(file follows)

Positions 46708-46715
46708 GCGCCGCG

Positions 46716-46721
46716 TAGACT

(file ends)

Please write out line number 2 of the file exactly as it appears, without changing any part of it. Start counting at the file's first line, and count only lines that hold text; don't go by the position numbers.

46708 GCGCCGCG